They had finished lunch and lighted their pipes when a buggy appeared from behind a projecting dump of trees and soon afterward Flora Grant pulled up her horse near by. Edgar rose and stood beside the vehicle bareheaded, looking slender and handsome in his loose yellow shirt, duck overalls, and long boots, though the marks of the journey were freely scattered about him. Flora glanced at the jaded teams and the miry wagons and smiled at the lad. She had a good idea of the difficulties he had overcome.
“The trail must have been pretty bad,” she said. “I struck off to the east by the creek, but I don’t think you could get through with a load.”
“It was quite bad enough,” Edgar assured her. Flora looked thoughtful.
“You have only two wagons; we must try to send you another, though our teams are busy. Didn’t you say Mr. Lansing would be back in a day or two?”
“I did, but I got a note this morning saying he thought he had better go on to Winnipeg, if I could get along all right. I told him to go and stop as long as he likes. Considering the state of the trails, I thought that was wise.”
Flora smiled. She knew what he meant, since they had agreed that all the seed must be hauled in before his comrade’s return.
“I’m not going to thank you; it would be difficult, and George can ride over and do so when he comes home,” Edgar resumed. “I know he’ll be astonished when he sees the granary.”
“If he comes only to express his gratitude, I’m inclined to believe my father would rather he stayed at home.”
“I can believe it; but I’ve an idea that Mr. Grant is not the only person to whom thanks are due.”
Flora looked at him sharply, but she made no direct answer.
“Your partner,” she said, “compels one’s sympathy.”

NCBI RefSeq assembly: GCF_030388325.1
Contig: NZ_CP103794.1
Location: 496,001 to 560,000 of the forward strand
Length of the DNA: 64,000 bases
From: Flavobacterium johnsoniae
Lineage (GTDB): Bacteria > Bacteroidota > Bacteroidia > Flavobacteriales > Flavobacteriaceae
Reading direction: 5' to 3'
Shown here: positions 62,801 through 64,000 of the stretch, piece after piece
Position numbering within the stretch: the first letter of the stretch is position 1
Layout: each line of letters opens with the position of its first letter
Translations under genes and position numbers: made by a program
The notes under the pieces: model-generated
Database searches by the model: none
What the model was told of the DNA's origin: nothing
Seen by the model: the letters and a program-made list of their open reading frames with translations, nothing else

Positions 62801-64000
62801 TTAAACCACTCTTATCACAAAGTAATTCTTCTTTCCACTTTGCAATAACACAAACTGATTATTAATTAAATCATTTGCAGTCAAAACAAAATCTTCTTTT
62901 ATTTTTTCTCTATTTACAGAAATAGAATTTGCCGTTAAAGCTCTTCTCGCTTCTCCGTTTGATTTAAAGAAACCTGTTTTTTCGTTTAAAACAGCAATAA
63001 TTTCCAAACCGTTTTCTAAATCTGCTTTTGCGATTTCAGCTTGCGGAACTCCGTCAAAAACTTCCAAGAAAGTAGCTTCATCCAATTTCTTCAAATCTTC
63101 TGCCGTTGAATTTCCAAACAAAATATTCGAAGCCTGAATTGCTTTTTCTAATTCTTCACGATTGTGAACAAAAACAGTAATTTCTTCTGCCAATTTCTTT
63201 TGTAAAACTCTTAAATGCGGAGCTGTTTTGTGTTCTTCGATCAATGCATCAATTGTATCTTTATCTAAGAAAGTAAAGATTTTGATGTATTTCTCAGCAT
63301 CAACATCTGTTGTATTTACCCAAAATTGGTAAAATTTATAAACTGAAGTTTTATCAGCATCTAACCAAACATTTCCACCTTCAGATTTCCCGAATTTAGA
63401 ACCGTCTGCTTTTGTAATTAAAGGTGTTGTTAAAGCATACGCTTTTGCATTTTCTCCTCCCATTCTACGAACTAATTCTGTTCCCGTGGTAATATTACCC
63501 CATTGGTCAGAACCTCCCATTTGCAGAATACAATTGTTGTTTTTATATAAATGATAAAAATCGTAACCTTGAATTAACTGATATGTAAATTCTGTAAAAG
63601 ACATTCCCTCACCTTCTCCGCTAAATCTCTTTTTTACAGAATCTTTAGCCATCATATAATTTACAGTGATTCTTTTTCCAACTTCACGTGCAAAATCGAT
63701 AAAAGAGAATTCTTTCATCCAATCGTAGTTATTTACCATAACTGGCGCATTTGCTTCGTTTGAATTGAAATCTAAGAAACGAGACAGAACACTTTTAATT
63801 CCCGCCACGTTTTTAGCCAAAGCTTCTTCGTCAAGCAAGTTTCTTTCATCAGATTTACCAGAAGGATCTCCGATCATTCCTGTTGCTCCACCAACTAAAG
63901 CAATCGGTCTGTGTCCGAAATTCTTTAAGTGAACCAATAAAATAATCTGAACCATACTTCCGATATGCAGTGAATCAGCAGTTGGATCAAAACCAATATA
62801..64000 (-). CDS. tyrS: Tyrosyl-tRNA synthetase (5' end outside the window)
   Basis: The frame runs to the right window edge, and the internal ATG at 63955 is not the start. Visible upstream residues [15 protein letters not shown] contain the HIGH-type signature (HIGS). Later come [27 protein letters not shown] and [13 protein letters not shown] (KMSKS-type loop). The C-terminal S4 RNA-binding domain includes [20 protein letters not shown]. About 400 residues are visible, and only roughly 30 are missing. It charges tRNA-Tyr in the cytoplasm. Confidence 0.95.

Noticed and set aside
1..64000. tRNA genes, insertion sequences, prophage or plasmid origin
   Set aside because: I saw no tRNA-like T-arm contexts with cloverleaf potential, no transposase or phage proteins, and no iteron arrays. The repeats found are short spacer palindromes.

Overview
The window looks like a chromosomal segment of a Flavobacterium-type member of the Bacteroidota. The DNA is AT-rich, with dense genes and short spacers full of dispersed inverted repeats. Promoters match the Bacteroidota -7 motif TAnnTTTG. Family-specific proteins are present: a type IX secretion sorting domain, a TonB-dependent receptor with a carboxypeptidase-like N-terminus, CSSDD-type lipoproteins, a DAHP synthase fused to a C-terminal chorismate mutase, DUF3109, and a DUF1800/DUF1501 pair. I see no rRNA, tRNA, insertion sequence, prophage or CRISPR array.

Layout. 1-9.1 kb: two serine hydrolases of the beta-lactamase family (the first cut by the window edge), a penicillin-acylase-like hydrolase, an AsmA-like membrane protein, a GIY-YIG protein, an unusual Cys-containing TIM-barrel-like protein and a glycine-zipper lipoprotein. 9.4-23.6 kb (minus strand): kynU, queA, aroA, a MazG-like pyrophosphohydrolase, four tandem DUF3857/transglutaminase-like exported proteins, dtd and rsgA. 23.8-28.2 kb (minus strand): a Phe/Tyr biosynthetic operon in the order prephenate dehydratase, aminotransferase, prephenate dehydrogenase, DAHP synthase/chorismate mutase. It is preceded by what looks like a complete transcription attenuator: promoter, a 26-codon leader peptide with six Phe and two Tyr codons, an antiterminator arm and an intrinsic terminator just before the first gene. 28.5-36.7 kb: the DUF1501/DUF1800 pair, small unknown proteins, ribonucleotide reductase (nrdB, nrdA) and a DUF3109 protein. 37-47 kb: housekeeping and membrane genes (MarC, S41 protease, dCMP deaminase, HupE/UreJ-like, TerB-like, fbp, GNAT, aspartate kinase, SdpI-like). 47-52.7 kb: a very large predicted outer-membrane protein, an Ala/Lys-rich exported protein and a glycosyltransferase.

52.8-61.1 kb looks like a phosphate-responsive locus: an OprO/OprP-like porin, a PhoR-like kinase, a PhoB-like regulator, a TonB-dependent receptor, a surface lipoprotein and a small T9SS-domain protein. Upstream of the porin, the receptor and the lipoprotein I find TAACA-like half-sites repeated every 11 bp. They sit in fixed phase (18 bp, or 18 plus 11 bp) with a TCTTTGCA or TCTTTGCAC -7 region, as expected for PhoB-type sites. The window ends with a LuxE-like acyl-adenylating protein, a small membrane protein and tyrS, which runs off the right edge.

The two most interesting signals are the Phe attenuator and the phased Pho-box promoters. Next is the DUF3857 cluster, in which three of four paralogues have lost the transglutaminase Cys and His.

“And one’s liking. I don’t know how he does so, and it isn’t from any conscious desire. I suppose it’s a gift of his.”
Seeing she was interested, he went on with a thoughtful air:
“You see, George isn’t witty, and you wouldn’t consider him handsome. In fact, sometimes he’s inclined to be dull, but you feel that he’s the kind of man you can rely on. There’s not a trace of meanness in him, and he never breaks his word. In my opinion, he has a number of the useful English virtues.”
“What are they, and are they peculiarly English?”
“I’ll call them Teutonic; I believe that’s their origin. You people and your neighbors across the frontier have your share of them.”
“Thanks,” smiled Flora. “But you haven’t begun the catalogue.”
“Things are often easier to recognize than to describe. At the top of the list, and really comprising the rest of it, I’d place, in the language of the country, the practical ability to ‘get there.’ We’re not in the highest degree intellectual; we’re not as a rule worshipers of beauty—that’s made obvious by the prairie towns—and to be thought poetical makes us shy. In fact, our artistic taste is strongly defective.”